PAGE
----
The bigger the better? The consequences of land investments for land rights, soils and food sovereignty
Forum on Environment and Development
Bread for the World
Time: Wednesday, 26. January 2022, 5:00 p.m. – 6:00 p.m. (CET), subsequent deep dive 6:00 p.m. – 6:30 p.m.
Languages: English, German, Portuguese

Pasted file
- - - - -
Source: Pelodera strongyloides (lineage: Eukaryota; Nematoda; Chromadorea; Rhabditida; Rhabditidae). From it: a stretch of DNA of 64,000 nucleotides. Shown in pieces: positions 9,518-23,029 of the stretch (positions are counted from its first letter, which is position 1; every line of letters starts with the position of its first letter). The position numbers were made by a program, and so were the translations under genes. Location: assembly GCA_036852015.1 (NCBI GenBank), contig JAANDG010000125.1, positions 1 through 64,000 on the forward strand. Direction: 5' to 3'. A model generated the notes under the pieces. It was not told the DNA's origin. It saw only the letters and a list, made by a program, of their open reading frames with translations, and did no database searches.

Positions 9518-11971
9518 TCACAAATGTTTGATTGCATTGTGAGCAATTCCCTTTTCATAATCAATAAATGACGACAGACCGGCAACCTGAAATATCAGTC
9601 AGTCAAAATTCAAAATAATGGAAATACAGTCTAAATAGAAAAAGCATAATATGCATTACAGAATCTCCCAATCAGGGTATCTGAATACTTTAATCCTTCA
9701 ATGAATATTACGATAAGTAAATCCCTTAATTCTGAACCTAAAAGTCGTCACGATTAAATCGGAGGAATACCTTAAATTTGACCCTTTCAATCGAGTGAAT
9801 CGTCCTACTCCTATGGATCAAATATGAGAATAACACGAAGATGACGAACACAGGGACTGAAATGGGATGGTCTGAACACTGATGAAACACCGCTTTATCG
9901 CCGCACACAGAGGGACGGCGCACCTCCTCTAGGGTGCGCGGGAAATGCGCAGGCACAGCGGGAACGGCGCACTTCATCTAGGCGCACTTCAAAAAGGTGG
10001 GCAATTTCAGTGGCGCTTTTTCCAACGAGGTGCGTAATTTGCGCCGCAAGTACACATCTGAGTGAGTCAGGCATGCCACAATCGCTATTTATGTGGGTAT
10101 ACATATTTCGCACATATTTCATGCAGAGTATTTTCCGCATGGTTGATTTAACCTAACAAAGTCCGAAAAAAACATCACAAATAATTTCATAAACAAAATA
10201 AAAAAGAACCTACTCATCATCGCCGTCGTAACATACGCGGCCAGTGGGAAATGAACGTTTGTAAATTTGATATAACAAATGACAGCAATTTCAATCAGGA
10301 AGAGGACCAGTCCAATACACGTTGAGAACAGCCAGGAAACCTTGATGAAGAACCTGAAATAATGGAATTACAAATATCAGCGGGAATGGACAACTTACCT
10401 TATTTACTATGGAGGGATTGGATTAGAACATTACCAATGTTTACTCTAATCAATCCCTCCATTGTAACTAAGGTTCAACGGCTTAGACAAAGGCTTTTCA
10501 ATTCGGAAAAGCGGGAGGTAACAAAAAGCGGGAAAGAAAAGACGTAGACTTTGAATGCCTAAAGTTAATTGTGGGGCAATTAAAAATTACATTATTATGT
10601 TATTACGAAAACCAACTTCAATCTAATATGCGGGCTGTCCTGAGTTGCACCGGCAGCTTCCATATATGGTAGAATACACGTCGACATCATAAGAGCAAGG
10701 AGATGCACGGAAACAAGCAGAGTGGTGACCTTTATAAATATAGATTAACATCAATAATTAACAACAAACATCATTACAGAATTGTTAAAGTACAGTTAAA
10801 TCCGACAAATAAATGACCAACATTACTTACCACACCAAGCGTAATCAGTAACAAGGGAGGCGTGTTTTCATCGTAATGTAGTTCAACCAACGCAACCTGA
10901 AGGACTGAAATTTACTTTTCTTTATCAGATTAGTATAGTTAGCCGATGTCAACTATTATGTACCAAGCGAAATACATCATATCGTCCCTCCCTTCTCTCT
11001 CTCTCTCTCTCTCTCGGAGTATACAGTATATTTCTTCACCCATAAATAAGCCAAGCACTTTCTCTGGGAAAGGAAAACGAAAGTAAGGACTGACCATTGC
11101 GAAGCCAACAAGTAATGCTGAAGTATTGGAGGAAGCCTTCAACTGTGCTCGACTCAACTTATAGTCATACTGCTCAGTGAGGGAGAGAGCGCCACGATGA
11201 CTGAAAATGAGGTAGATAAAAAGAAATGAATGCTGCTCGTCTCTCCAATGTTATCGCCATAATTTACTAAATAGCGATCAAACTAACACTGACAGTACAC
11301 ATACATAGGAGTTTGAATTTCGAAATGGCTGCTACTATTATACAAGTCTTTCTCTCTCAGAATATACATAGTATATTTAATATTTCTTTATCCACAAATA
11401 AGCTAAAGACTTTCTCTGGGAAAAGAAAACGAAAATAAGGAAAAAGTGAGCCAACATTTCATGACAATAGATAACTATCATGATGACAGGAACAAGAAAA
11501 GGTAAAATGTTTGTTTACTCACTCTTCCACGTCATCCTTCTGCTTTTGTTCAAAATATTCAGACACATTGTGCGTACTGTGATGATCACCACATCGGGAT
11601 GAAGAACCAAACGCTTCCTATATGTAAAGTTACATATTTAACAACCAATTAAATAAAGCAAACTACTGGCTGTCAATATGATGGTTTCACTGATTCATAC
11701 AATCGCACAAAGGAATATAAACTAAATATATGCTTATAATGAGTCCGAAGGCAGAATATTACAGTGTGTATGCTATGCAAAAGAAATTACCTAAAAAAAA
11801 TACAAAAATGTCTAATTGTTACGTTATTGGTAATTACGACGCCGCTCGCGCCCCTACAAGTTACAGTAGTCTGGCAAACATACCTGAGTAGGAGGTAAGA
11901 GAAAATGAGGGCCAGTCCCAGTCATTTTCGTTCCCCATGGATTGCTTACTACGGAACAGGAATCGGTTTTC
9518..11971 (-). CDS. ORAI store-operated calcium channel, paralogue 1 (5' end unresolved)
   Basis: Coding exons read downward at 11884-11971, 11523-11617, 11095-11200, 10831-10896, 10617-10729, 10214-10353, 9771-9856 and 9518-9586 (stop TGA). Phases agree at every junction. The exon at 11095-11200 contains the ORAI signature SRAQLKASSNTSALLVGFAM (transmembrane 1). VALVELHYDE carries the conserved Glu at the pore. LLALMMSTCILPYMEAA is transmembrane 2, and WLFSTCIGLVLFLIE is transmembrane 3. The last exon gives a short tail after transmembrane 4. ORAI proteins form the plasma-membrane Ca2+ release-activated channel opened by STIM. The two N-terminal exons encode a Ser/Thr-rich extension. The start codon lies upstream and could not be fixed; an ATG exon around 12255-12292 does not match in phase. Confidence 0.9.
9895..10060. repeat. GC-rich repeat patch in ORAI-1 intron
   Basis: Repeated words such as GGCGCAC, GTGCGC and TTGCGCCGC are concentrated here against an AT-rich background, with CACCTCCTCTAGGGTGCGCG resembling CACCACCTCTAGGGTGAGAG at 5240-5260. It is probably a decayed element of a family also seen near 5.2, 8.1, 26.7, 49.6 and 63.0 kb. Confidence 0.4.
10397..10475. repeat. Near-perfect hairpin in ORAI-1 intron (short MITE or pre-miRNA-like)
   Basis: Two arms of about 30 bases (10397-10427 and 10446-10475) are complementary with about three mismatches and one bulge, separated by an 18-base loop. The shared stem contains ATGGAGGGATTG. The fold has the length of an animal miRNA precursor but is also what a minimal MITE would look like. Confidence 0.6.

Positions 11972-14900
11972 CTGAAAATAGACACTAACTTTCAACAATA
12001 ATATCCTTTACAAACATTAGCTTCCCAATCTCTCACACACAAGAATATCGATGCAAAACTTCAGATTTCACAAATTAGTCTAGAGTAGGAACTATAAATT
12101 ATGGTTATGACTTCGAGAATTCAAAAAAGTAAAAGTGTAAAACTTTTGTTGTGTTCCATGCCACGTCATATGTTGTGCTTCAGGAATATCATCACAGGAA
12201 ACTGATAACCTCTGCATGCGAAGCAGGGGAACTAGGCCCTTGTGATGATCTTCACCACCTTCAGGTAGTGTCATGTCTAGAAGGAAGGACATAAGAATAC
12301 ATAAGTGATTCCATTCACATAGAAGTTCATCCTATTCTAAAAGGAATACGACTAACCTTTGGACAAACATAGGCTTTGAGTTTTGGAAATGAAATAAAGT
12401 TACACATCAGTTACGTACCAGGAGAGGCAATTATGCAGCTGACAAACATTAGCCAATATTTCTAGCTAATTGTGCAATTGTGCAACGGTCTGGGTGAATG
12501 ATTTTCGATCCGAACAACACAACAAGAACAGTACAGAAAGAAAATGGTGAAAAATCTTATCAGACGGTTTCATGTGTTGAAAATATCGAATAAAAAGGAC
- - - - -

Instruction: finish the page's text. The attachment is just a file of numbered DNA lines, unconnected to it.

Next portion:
First, Michael Fakhri outlined in a video message: large-scale land grabs by investors often lead to the displacement of small-scale farming structures, hunger and the supremacy of an industrial agriculture that endangers the environment and health. He pleaded for multilateral solution processes, such as the VGGT, which are based on consensus-oriented development approaches with local communities and the right to food. Sabine Dorlöchter-Sulser then illustrated that large-scale agriculture in Africa neither closes the yield gap nor delivers on employment promises. Maureen Santos used the example of Brazil to show how the cycle of devastation by pesticides is reinforced as a result of state and international investments in large-scale land grabbing. Johannes Kotschi then drew attention to the increased use of mineral fertilizers as investments in land increase, and the associated negative impacts on soils, the environment and the climate. Drawing on his experiences in Mozambique, Luìs Muchanga emphasized that the model of land expropriation for commodities is not suitable for food security and reported on the positive effects of agroecology. Finally, all panelists agreed on the need to stop these land grabs and to implement concrete transformation strategies to support smallholder producers and to strengthen agroecological approaches at national and international level.
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